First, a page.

The grassroots movement, Disability Without Poverty, is hosting a national campaign in partnership with people with disabilities, economists, design experts, Community Food Centres Canada, Neighbourhood Houses, and local MPs to rally the federal government and get Bill C-22 passed into law. We are all fighting hard to make sure the Canada Disability Benefit is funded and implemented in 2023, and ensure it is able to lift people with disabilities out of poverty, cover the additional costs of living with a disability, and include people with disabilities in the design and implementation of the Benefit in their province or territory. A primary goal of the campaign is to send 40,000 postcards to our Finance Minister, Chrystia Freeland, to make it loud and clear that people living with disabilities can’t afford to wait any longer.

Disability Without Poverty has created some guiding ideas on how the Canada Disability Benefit could be successful. Their vision for the Benefit is that everyone with disabilities will have access to this Benefit in addition to the other benefits they receive, which have long been criticized for falling significantly below the cost of living and resulting in legislated poverty. Disability Without Poverty’s end goal is to create a Benefit in partnership with people with disabilities that is based on equity and autonomy. If you’re interested in learning more about their vision, check out their website:

How can I get involved?

During National AccessAbility Week, from May 28th to June 2nd, Gordon Neighbourhood House will be collecting 1,000 signatures and comments to present to our Member of Parliament, Hedy Fry, and Finance Minister, Chrystia Freeland, calling on the federal government to #BudgetTheBenefit in 2023. We encourage everyone to stop by Gordon House (1019 Broughton Street) to show your support and make your voice heard!

You are also invited to join us on May 30th from 6:30-8:00 pm at Gordon House to learn more about the Canada Disability Benefit and brainstorm ideas and suggestions to take to our elected representatives and hold them accountable to promises made.

We will also be out and about in the West End, hosting community gathering spaces to promote the Benefit and collect your comments and signatures. Come find us on May 30th at the West End Community Centre and May 31st at Jim Deva Plaza from 3:00-5:00 pm!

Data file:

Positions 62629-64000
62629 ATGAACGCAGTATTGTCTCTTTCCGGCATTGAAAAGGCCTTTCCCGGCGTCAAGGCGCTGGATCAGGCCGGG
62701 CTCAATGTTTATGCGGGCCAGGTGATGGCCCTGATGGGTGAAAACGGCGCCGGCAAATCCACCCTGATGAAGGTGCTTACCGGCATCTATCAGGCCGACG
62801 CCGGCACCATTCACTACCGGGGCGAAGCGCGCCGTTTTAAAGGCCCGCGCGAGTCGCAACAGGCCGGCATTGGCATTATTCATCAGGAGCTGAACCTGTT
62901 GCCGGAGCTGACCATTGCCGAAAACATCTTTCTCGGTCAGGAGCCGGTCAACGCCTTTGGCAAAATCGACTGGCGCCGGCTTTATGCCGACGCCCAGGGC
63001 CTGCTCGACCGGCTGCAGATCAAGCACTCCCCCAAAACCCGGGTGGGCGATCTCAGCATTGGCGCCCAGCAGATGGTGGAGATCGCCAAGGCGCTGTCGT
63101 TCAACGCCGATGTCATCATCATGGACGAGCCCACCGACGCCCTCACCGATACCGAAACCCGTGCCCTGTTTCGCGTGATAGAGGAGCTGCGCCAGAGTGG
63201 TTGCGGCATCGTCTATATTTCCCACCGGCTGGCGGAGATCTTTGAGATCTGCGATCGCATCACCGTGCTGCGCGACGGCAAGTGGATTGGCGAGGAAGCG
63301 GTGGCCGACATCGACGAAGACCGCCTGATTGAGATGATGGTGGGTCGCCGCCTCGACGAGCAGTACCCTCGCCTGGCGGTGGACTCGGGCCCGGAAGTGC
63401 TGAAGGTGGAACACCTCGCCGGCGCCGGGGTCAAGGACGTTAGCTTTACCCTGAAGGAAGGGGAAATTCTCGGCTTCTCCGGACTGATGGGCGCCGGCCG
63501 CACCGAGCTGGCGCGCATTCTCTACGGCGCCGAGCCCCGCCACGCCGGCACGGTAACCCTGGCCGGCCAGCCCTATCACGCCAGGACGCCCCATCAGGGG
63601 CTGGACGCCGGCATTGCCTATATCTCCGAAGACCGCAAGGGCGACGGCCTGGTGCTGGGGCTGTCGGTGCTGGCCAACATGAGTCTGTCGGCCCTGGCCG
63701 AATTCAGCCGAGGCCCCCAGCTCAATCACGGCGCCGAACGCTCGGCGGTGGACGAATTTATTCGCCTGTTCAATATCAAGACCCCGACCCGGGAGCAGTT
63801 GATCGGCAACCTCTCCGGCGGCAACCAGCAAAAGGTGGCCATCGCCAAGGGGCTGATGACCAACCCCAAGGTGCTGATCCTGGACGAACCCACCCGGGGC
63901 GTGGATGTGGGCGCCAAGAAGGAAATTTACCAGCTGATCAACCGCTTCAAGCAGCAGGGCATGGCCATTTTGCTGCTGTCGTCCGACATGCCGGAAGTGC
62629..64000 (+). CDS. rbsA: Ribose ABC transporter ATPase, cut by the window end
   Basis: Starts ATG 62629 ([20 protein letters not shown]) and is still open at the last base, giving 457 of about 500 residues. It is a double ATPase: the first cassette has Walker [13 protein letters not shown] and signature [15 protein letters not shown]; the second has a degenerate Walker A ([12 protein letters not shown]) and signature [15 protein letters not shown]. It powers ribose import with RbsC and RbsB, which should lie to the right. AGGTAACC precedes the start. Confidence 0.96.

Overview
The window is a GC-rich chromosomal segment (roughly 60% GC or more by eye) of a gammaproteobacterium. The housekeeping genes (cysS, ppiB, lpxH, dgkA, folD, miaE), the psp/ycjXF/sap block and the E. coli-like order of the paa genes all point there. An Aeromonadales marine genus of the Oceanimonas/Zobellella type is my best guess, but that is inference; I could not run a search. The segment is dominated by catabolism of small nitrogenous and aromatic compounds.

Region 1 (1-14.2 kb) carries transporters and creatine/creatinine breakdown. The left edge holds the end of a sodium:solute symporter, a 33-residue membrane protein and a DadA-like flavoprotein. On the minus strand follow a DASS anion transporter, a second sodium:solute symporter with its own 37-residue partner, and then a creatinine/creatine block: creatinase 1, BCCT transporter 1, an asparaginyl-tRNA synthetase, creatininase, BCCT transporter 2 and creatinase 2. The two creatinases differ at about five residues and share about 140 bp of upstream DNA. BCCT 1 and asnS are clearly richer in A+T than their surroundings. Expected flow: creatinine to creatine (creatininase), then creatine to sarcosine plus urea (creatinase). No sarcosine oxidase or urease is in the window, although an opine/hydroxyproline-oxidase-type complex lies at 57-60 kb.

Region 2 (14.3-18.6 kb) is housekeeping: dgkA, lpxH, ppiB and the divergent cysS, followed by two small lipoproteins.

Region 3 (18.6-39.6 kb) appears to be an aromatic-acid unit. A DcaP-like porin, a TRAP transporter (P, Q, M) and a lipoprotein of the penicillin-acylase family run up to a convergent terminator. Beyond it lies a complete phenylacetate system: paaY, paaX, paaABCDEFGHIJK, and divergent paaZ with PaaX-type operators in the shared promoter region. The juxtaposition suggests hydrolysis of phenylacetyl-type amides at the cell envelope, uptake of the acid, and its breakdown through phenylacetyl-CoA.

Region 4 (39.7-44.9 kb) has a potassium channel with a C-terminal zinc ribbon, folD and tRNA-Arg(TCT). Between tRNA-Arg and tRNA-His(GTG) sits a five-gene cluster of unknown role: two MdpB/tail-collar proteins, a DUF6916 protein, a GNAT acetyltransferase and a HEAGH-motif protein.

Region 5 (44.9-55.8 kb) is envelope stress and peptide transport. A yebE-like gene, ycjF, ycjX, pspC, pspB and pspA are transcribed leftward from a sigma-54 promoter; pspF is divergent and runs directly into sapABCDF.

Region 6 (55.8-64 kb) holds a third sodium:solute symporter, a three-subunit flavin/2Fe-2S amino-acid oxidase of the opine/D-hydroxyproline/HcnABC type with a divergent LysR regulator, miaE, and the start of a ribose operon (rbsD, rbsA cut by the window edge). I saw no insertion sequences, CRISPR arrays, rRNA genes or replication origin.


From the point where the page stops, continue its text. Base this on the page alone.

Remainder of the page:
Disability Without Poverty is also hosting an event at Jagmeet Singh’s office (4940 Kingsway, Burnaby BC) on June 2nd to remind him to make the bill a priority. We would love to see you there!

If you’re not able to come by in person, we would love to hear your thoughts on the Benefit and include your comments in the campaign. You can reach us by calling 604-683-2554 or emailing

Let’s send a clear message to Finance Minister Chrystia Freeland: no more delays — pass Bill C-22 and fund the Canada Disability Benefit this year. We would love for you to get involved!

Credit to Disability Without Poverty for the information discussed in this blog post, for partnering with experts and Community Food Centres Canada to give us as much accurate information as possible, and for organizing the disability justice movement in support of the Canada Disability Benefit.

Disability Without Poverty is a grassroots movement led by people with disabilities focused on getting the federal government to fast-track the Canada Disability Benefit. 

Community Food Centres Canada is a partner and supporter of the Disability Without Poverty movement. At the heart of CFCC’s work is the belief that food is a basic right. We bring people together around good food to help communities thrive. With nearly 400 partners across the country, we build inclusive, culturally responsive Community Food Centres, share knowledge, create health-focused programs, and advocate for equitable policy change.

Gordon Neighbourhood House is a partner and supporter of the Disability Without Poverty movement. Gordon Neighbourhood House’s work strives to ensure that the West End is a vibrant and active community, where everyone is empowered to play an active role in a civil society. Since 1942 we have been working closely with local community organizations to create dozens of programs, and initiatives that respond to the needs of our neighbourhood. We thrive on building connections and opportunities for growth in the West End community – for today and tomorrow.